Generally, the involvement of all above-mentioned pathways along with other enriched pathways like notch signaling and EGFR pathways could point to an aberrant proliferation rate and distortion of PBMCs in the IgAN patients. Involvement of the enriched pathways may provide new explanations about the underlying immunopathological mechanisms of IgAN.

In the next step, a multilayer regulatory network was constructed to identify different hub molecules as the main potential participants in the pathogenesis of the disease. The concept of constructing a multilayer network was to achieve a holistic aspect of regulatory interactions in the PBMCs of IgAN patients. Similar experiments in this area of research only consider DEGs to construct an interactive regulatory network, while skipping other regulatory factors like TFs, miRNAs, and lncRNAs. Such studies suffer from a narrow view and ignore the complex regulatory nature of the cell. Accordingly, a multilayer regulatory network is thought to be more realistic and closer to the complex nature of cellular regulatory machinery. The key regulatory constituents in the multilayer network are listed in Table 2. Here, we introduced top DEGs with the highest degree scores in the network as potential biomarker/therapeutic targets. Moreover, in case of TFs, NF-κB was identified the top TFs in regulating the expression of DEGs in IgAN patients. The trace of NF-κB in IgAN pathogenicity has been previously shown, where toll-like receptors trigger a cascade of intracellular messages that finally leads to the activation of this transcription regulator [47]. The consequence of such activation is the cellular release of different cytokines and chemokines, which may participate in aberrant galactosylation of IgA1 [48].

MiRNAs as other main regulatory elements also could play a major role in immunological and pathological aspects of IgAN. Along with their regulatory roles, higher stability in the biological milieu makes these small RNAs as potent non-invasive biomarkers for the early detection of diseases. In case of DEmiRs in the constructed regulatory network, most of the top miRNAs including miR-16, miR-92, miR-17, and let-7b have been shown to play a direct role in controlling the cell cycle and cell proliferation [49,50,51,52]. miR-124-3p as another hub-DEmiR in the regulatory network was also among the top 10 DEmiRs in the DEmiR dataset (log2FC: 4.7). According to previous experiments, miR-124 has a crucial role in the innate immunity system and fine-tuning the toll-like receptor responses via targeting signal transducer and activator of transcription 3 (STAT3) [47]. The results of our analysis also pointed to the negative regulatory role of miR-124 in inflammatory responses and introduced this miRNA as a therapeutic target, as well as a non-invasive biomarker for detection of IgAN disease.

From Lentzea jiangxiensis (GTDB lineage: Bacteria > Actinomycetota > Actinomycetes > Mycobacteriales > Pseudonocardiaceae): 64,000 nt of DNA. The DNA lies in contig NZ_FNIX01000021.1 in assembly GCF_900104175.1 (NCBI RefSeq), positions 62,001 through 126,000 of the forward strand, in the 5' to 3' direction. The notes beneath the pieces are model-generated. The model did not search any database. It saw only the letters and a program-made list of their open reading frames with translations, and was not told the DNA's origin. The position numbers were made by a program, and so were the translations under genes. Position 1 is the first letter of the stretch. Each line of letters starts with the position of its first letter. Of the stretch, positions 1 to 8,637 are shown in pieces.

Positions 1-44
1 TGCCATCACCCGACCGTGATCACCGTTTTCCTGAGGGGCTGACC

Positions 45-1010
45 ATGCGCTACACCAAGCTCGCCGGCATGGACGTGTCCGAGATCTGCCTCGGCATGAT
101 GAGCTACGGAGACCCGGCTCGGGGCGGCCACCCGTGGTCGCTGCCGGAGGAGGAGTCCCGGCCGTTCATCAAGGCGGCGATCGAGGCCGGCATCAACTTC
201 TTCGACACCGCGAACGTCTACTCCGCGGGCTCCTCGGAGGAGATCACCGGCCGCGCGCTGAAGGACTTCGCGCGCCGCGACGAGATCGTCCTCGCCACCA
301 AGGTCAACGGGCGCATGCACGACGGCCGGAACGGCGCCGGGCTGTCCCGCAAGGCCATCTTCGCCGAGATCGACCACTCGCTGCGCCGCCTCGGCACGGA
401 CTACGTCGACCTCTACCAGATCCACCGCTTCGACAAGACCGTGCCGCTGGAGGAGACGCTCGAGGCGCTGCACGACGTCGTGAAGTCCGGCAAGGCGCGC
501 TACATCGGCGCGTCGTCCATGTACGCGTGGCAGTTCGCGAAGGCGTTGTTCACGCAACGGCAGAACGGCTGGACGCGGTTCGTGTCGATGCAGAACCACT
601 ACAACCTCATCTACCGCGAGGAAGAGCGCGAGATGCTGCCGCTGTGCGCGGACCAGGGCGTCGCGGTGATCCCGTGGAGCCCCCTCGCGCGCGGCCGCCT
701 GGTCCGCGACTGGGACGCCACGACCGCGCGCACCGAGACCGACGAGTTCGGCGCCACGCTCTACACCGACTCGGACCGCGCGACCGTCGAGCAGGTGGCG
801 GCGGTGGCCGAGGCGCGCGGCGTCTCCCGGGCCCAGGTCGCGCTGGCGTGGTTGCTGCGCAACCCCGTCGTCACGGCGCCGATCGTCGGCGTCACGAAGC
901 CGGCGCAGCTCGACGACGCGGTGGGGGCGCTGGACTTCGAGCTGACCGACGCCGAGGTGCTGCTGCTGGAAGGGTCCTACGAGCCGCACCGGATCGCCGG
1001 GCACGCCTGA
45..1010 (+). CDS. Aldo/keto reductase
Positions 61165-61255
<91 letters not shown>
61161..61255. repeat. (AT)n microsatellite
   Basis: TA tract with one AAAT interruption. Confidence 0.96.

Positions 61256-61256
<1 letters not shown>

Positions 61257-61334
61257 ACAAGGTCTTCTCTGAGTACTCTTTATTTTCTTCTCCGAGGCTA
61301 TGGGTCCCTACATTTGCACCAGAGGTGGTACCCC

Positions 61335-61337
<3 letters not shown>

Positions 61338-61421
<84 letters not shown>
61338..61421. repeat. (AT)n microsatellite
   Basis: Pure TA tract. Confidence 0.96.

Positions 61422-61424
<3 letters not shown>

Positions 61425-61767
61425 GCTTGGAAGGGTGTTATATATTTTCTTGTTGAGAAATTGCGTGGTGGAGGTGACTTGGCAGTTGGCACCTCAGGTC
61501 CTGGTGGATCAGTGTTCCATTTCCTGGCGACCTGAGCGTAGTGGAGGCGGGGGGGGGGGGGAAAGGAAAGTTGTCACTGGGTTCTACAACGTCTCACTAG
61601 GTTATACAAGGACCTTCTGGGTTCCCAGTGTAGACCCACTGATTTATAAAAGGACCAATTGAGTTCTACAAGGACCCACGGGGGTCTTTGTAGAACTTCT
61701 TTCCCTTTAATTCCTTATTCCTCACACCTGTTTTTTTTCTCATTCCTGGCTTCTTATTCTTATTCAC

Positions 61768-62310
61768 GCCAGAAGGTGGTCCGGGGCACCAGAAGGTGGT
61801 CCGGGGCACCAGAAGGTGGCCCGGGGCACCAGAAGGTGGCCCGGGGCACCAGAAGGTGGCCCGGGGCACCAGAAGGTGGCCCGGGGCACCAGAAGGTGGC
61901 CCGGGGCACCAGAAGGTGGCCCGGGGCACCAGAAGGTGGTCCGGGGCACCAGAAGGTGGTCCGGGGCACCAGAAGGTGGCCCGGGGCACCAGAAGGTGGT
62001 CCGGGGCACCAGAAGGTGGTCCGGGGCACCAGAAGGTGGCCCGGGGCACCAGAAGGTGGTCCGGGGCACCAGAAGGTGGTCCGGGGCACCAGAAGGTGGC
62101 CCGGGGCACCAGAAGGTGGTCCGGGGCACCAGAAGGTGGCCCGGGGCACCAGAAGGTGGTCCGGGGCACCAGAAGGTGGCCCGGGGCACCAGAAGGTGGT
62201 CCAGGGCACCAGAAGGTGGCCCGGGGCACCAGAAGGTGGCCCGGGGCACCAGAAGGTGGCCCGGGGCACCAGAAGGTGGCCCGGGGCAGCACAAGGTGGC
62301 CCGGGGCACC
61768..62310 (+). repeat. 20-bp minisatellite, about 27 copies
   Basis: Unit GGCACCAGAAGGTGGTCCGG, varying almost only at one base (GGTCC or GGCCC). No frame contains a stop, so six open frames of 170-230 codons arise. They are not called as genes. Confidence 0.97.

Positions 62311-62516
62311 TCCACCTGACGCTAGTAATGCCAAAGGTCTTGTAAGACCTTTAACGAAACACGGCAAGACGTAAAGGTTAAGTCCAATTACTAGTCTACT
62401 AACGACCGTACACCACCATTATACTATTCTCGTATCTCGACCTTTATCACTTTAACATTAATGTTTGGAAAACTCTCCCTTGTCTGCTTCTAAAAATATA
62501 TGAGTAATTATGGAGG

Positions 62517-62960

Back to the multilayer regulatory network and talking about regulatory roles of miRNAs, let-7b was introduced as another top DEmiR able to target several DEGs and thought to play a pivotal role in the IgAN process/pathogenesis. Up-regulation of this miRNA in PBMCs of IgAN patients and its role in the glycosylation process of IgA with regulation of N-acetylgalactosaminyltransferase 2 (GALNT2) enzyme was previously shown [53, 54]. Overexpression of let-7b in PBMCs of IgAN patients might be a reason for the reduced expression levels of GALNT2 enzyme (log2FC: − 4.43 in the DEG dataset), and consequently aberrant galactosylation of IgA1 in patients. As a result, based on this analysis and previous findings, this miRNA could be considered as a potential therapeutic target for IgAN.

Another layer of the constructed network was specified to lncRNAs as regulatory molecules showing outstanding potential in pre- and post-transcriptional regulations [24]. Despite the regulatory role of lncRNAs, their biomarker potential in different types of kidney diseases like membrane nephropathy [55], diabetic nephropathy [56] and IgAN nephropathy [57] have been proposed by several research teams. In this investigation, after importing different curated lncRNAs in the constructed network, HOTAIR was introduced as the topmost lncRNA in regulating the DEGs and DEmiRs in IgAN pathogenicity.